Copyright Free Content Curation Challenge

12:27 PM 0 Comments A+ a-



Curating musical content which complies with being copyright free, royalty free or available for free use is often challenging. I've written about music in class vs no music in class previously, but this topic has risen back up into my radar. Our studio owner has recently stopped paying the nearly $900/year fee to ASCAP which allowed us to play licensed music in the yoga studio. The majority of our classes are taught with no music, but the ASCAP licensing is needed even if the music being played happens before or after a yoga class is led.

I've begun using searches in Spotify to attempt to curate copyright free playlists for our classes. It seems that not all the songs that come up with a "copyright free" or "royalty free" search query in Spotify are actually copyright/royalty free. I've had several copyright strikes on my audio class recordings posted to YouTube for tracks that were results for copyright/royalty free searches. What is also interesting is the copyright strikes I've received claiming the song that was playing in the background as belonging to an artist/record label when it was definitevly not that song by the artist/label claming that track as theirs. 

This happened recently for the Journey Into Power 505 class where I used a playlist of copyright free beats in Spotify. Playlist link. The Orchard Music claims a copyright strike against this class recording at the 32:57 minute mark claiming that this song is Long Beach by Beatmasta. I know that this isn't the song playing at this point in the class (it is actually "Beat 1" from a Royalty Free Hip Hop Beat Album on Spotify). I did some searching online to try to find "Long Beach" so I could hear it and compare. Fun fact, The Orchard Music doesn't even allow streaming of this recording in the United States.

In the past I've had spurious copyright claims laid agains the three OMs heard at the beginning of each class recording as being День 3 -- Новые начинанияand me making a crystal bowl ring as being Requiem (claimed by Believe Music). These copyright claimswere easy to dispute as I knew that there was no music at all in those classes receiving the copyright strike. It is harder now that some of my classes have what I believe to be is copyright free music in them. It seems that I can't always be sure of what my search results in Spotify tell me. I know I could download music from The Free Music Archive or the You Tube Music Library but the ease of using AirPlay from a Spotify playlist has been an irresistable low barrier to entry.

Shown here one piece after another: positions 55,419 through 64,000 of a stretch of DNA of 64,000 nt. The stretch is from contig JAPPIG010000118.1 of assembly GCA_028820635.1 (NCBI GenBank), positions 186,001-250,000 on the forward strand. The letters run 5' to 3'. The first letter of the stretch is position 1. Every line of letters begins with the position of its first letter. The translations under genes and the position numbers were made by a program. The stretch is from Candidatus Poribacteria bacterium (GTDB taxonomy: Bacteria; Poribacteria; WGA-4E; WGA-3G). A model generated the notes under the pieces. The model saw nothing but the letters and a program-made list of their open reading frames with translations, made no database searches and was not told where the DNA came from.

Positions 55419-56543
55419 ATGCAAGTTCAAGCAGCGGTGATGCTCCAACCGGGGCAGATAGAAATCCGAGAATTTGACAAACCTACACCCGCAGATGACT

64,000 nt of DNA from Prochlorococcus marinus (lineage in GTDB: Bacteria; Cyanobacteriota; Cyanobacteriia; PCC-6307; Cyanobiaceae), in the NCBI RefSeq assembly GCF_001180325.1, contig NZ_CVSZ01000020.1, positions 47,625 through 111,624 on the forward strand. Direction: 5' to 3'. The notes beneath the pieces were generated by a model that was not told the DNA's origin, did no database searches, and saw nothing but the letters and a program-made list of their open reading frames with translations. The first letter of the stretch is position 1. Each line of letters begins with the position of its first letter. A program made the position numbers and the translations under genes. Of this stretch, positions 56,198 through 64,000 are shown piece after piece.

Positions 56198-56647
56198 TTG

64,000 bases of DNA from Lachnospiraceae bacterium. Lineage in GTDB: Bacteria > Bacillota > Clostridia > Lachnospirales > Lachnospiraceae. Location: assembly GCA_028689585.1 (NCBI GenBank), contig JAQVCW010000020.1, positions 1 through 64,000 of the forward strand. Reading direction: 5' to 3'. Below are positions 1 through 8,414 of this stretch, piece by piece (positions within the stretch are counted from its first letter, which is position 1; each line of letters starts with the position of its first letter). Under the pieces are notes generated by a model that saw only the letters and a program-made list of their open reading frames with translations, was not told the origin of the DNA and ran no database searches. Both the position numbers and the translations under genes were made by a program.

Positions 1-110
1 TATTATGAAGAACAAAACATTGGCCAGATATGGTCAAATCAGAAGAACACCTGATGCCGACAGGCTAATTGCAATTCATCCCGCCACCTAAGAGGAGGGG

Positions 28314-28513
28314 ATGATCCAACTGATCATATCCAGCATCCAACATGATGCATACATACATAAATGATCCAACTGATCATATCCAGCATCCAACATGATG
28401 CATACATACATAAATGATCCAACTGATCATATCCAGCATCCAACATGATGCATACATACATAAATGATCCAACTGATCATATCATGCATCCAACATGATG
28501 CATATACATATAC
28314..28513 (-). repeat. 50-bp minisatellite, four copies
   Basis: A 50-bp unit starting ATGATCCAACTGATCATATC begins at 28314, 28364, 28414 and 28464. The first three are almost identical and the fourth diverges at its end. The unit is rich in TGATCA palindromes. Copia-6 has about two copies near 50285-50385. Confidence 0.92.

This does encourage me to get back to work on making my own original music, putting it in Spotify and thereby being able to 100% refute any copyright claim on a class of mine going forward. Stay tuned for advancements in this space regarding copyright free music made by yours truly.

Disputing incorrect copyright strikes would be more meaningful if my YouTube channel were monitized, but it isn't. All the content I publish is free of any monitization. The copyright strikes I receive are a mere annoyance as they have no financial impact to me, but I find it irritataing that a record label is claming rights to what is not theirs in hopes of making some money off of the content I've uploaded.

I can point to two very excellent musicians who have a slew of albums/eps/songs available for streaming in Spotify: Chad Crouch and Karl Casey. Very different ends of the spectrum and both of them are extremely prolific!